Qaidam Basin, in northwest China's Qinghai Province, is expected to have a wide range of industries in the future as a result of a local government plan to tap the rich natural resources in the basin.
Li Pengxin, secretary of the Haixi Prefectural Committee of the Communist Party of China, said that the prefecture would give priority to the development of petrochemical, non-ferrous metal, salt lake chemical and coal industries in Qaidam Basin in the future.
The move aims to help the Qaidam Basin, which is located inside the Haixi Prefecture, to find a way to diversify its industry instead of simply producing crude salt, the official said.
The reserves of salt in Qaidam Basin could supply more than 5 billion people worldwide for 2,000 years.
Planned projects include a potassium fertilizer project in Golmud with a maximum production rate of one million tons annually, a sodium carbonate project in Delingha with an annual output of 600,000 tons and an iron mine in Dulan with a production capacity of 300,000 tons as well as projects to develop local petroleum, natural gas and non-ferrous metals.
With an area of 250,000 sqare km, Qaidam Basin is known as a "treasure basin". It has 57 different types of mineral resources with proven reserves including petroleum, natural gas, coal, crude salt, potassium, magnesium, lead, zinc and gold. These mineral resources have a potential economic value of 15 trillion yuan (US$1.8 trillion). Proven reserves of potassium, lithium and crude salt in the basin are the biggest in China.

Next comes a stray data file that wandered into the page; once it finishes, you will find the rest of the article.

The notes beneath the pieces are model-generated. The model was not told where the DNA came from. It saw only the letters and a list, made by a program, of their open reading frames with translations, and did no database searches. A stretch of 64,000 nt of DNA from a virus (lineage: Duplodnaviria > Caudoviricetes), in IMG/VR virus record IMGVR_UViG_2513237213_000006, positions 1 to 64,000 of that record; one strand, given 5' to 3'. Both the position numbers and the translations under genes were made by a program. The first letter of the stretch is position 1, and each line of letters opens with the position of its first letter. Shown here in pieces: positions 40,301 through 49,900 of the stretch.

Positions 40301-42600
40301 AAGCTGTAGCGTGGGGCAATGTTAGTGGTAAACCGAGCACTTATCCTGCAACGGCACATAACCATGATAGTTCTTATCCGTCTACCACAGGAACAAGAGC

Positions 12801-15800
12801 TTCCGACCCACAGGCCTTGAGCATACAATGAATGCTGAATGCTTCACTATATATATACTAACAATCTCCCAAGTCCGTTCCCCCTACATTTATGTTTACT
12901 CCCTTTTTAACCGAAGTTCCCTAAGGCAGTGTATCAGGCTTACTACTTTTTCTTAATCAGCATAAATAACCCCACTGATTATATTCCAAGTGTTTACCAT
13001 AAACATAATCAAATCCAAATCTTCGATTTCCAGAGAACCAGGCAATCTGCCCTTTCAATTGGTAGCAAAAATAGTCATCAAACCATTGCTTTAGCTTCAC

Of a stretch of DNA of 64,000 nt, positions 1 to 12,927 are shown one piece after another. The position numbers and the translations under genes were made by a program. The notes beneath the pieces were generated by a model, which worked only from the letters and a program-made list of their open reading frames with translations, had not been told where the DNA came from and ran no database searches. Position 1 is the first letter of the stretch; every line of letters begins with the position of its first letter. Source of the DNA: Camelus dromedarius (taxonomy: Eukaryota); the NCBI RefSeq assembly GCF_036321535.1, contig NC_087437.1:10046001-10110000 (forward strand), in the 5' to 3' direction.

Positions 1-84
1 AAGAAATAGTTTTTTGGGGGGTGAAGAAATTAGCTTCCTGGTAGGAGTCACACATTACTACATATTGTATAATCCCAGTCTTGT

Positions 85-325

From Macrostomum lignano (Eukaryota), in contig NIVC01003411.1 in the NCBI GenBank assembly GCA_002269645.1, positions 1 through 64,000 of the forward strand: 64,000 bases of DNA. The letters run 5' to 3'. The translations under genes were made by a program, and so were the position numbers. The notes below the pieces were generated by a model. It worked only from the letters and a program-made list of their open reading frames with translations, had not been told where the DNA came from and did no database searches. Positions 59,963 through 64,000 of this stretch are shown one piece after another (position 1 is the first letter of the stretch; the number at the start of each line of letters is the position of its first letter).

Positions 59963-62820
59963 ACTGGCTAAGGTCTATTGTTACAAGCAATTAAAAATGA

The Qaidam Basin borders on the Xinjiang Uygur Autonomous Region and Gansu Province in northwest China and the Tibet Autonomous Region in southwest China.
Proven oil reserves in the basin total 240 million tons and natural gas resources 300 billion cubic meters.
Some major projects have already made progress. According to Li, the Qinghai Oilfield is now the fourth largest gas field in China, and the Sebei-Xining-Lanzhou gas transmission line, part of the West-East Gas Transmission Project, has been completed and has begun operations. Work has started on a Sino-Australian project to develop local gold resources.
Three companies from China's inland and Taiwan have begun research into the development of lithium resources in the Qaidam Basin. The Taiwan company has poured more than 29 million US dollars into the project.
The Qaidam Basin also is rich in flora resources suitable for making traditional Chinese and Tibetan medicine. The Qaidam High-tech Medical Industrial Co., Ltd. registered sales of over 6 million yuan in 2000. The company plans to develop six zones for planting special medicinal materials in the Qaidam Basin and is striving for annual sales of one billion yuan within 10 years.
Li Pengxin says that the local government has intensified infrastructure construction in the Qaidam Basin to attract foreign investors.
(ChinaEnvironment.com July 1, 2002)